• Include a link to a song (YouTube link or other)
  • It must be a song which is linked to a geography. For example, a Russian song, a Chinese song, a Scottish song… (it can be from your own country every now and then, but remember the purpose is to get others to virtually travel!)
  • Your post doesn’t have to be long, but do tell us a little bit about the song… for example by telling about the lyrics, about the composer, about the style…
  • Include a link to my own Monday travel song in your post tag it “Monday-travel-song” so others can find it too

Patelins lorrains: the rap song with all the worse Lorraine village names

I propose to start every new week with a song that takes us somewhere in the world.

 

There are many villages with funny names in Lorraine, a region in the North-East of France close to the German and Luxemburg borders. Many sound funny in French because of their Germanic root, but most simply sound funny because rural villages names do sound funny, no matter where!

I’ve always had a thing for funny topographic names; for example I’ve always been dreaming to visit cities named Ouagadougou, Dnepropetrovsk, Addis-Abbeba, or Antananarivo.

So I could not ignore this tribute to funny Lorraine names that makes me very eager to travel to and see this places with my own eyes… and sample the local schnapps!

Have a great week!

This post is part of a weekly event called The Monday Travel song. You can participate, too, by doing the following:

  • Create your own post every Monday and title it The Monday travel song: xxx by xxx
  • Include a link to a song (YouTube link or other)
  • It must be a song which is linked to a geography. For example, a Russian song, a Chinese song, a Scottish song… (it can be from your own country every now and then, but remember the purpose is to get others to virtually travel!)
  • Your post doesn’t have to be long, but do tell us a little bit about the song… for example by telling about the lyrics, about the composer, about the style…
  • Include a link to my own Monday travel song in your post tag it “Monday-travel-song” so others can find it too

Festnoz chez Nolwenn: the party song with all the clichés about Brittany

I propose to start every new week with a song that takes us somewhere in the world.

This is a complete collection of clichés about Brittany: from the traditional costume to the savoury pancakes, via the sailor shirt and the use of phrases from traditional songs, as well as the landmarks such as the beautiful coast and the Forest of Brocéliande, none of the stereotypes are missing.

In the videoclip, a couple of Asian tourists gets trapped in the middle of it all and obviously enjoy it a lot, for Brittany is very endearing and, as the song says: “In Brittany we know how to party!”.

I discovered this song at the occasion of a week spent in immersion in Brittany last week. Obviously some locals have attacked the artist for using only clichés about their region, but he claims his aim was just to talk about Brittany in a fun way. Make up your mind and watch it for youself!

Have a great week!

This post is part of a weekly event called The Monday Travel song. You can participate, too, by doing the following:

  • Create your own post every Monday and title it The Monday travel song: xxx by xxx
  • Include a link to a song (YouTube link or other)
  • It must be a song which is linked to a geography. For example, a Russian song, a Chinese song, a Scottish song… (it can be from your own country every now and then, but remember the purpose is to get others to virtually travel!)
  • Your post doesn’t have to be long, but do tell us a little bit about the song… for example by telling about the lyrics, about the composer, about the style…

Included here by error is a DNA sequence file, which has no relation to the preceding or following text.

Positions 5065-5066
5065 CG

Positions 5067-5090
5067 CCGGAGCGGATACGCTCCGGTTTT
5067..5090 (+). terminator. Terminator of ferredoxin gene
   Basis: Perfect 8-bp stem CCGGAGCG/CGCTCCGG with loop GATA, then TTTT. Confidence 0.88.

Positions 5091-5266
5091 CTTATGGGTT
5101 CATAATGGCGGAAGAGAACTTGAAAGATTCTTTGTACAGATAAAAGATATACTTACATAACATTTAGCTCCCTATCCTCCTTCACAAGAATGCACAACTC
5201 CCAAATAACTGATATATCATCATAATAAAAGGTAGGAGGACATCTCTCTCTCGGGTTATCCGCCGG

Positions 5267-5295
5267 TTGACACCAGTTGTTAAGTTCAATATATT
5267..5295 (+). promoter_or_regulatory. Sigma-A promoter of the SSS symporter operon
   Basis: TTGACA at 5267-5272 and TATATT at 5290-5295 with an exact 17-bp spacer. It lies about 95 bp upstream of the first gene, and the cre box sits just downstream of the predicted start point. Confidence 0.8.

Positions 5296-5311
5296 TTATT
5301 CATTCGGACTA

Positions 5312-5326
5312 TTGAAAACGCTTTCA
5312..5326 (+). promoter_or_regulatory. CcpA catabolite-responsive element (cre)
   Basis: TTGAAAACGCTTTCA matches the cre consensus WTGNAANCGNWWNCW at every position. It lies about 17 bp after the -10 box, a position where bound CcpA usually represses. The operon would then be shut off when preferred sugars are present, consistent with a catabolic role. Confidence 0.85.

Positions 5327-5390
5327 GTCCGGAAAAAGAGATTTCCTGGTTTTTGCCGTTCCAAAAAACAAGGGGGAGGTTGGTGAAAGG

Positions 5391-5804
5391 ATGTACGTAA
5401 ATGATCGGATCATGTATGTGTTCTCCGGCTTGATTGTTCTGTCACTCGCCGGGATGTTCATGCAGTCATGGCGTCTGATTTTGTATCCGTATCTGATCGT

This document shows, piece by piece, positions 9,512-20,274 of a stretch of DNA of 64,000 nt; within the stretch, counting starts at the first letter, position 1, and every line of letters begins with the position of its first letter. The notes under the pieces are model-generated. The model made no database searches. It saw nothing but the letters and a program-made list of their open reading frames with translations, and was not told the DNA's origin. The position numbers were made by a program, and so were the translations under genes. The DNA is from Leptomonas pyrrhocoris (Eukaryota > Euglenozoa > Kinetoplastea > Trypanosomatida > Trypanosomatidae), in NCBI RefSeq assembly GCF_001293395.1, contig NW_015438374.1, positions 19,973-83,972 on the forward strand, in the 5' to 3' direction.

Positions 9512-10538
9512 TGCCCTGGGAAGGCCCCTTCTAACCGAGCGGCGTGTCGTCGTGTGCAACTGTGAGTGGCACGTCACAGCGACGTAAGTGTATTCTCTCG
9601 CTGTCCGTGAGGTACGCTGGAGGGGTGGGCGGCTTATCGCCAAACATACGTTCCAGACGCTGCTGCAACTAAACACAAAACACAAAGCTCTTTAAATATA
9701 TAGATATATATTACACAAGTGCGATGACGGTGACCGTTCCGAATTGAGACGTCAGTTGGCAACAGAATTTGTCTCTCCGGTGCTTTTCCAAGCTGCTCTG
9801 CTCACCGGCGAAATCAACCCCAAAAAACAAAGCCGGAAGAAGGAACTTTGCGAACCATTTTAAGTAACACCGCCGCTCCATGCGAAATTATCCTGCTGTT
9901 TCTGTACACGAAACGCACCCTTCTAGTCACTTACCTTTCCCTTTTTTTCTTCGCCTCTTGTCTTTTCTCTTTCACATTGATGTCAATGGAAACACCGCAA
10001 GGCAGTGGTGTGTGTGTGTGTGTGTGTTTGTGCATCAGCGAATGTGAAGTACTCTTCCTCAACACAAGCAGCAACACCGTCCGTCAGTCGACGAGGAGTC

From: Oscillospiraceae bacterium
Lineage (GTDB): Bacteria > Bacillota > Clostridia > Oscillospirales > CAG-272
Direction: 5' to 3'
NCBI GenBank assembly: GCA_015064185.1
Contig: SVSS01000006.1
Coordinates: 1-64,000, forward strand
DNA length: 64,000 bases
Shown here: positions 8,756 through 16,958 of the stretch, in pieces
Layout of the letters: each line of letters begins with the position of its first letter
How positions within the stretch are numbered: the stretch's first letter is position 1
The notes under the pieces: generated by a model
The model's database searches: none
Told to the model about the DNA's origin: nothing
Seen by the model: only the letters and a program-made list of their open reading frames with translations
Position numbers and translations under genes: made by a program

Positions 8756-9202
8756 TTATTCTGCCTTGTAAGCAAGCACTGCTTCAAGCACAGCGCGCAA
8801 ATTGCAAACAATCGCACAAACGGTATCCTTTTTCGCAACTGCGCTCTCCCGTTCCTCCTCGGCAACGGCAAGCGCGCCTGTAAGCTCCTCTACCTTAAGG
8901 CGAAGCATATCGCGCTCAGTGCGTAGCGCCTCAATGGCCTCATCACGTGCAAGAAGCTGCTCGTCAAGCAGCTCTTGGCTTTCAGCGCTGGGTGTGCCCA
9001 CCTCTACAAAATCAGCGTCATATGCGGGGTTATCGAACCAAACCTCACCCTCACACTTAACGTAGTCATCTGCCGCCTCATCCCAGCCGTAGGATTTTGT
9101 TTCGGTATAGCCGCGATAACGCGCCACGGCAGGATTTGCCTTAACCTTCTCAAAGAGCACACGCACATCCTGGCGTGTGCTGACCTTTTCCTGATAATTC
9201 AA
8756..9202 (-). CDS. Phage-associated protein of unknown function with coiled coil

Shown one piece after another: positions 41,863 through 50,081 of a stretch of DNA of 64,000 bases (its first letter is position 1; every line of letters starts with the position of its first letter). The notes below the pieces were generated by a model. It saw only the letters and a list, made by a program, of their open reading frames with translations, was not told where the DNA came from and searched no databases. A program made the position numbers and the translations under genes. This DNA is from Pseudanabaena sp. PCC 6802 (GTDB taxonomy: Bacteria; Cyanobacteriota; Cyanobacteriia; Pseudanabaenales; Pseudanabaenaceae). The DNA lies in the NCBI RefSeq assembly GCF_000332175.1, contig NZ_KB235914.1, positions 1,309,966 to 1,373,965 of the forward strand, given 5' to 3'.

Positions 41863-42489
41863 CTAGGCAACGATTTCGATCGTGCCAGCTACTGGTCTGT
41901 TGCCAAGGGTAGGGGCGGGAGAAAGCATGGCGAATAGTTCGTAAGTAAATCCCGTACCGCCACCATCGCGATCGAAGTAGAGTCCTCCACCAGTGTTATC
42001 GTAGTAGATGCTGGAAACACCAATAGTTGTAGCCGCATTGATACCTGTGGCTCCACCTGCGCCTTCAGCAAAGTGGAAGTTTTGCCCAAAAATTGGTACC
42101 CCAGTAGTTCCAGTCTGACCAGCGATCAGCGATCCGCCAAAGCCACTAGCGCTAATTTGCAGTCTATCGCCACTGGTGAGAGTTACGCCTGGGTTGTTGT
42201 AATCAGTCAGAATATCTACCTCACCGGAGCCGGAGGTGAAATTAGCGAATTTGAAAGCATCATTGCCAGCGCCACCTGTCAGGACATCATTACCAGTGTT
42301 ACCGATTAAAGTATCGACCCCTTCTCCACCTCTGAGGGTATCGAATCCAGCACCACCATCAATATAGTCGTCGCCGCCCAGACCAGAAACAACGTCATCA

• Include a link to my own Monday travel song in your post tag it “Monday-travel-song” so others can find it too

A jazzy Monday morning, Savoy-style

I propose to start every new week with a song that takes us somewhere in the world.

I opted for a mood lifter today! Music that makes me happy and makes me want to dance. What else then to share than this classic jazz track played by Benny Goodman and Chick Webb at the legendary Savoy club of New York in 1934.

I am an enthusiastic lindy hop dancer, and have danced a million times on Stompin’ at the Savoy – and hope for many more to come.

Have a great week!

This post is part of a weekly event called The Monday Travel song. You can participate, too, by doing the following:

  • Create your own post every Monday and title it The Monday travel song: xxx by xxx
  • Include a link to a song (YouTube link or other)
  • It must be a song which is linked to a geography. For example, a Russian song, a Chinese song, a Scottish song… (it can be from your own country every now and then, but remember the purpose is to get others to virtually travel!)
  • Your post doesn’t have to be long, but do tell us a little bit about the song… for example by telling about the lyrics, about the composer, about the style…
  • Include a link to my own Monday travel song in your post tag it “Monday-travel-song” so others can find it too

Nastya: the rock from the Urals

I propose to start every new week with a song that takes us somewhere in the world.

This weekend I was in Kaliningrad, Russia, and attended festival Kin Rock where I discovered Nastya, a rock band from St Petersburg and original from Sverdlosk.

Have a great week!

This post is part of a weekly event called The Monday Travel song. You can participate, too, by doing the following:

  • Create your own post every Monday and title it The Monday travel song: xxx by xxx
  • Include a link to a song (YouTube link or other)
  • It must be a song which is linked to a geography. For example, a Russian song, a Chinese song, a Scottish song… (it can be from your own country every now and then, but remember the purpose is to get others to virtually travel!)
  • Your post doesn’t have to be long, but do tell us a little bit about the song… for example by telling about the lyrics, about the composer, about the style…
  • Include a link to my own Monday travel song in your post tag it “Monday-travel-song” so others can find it too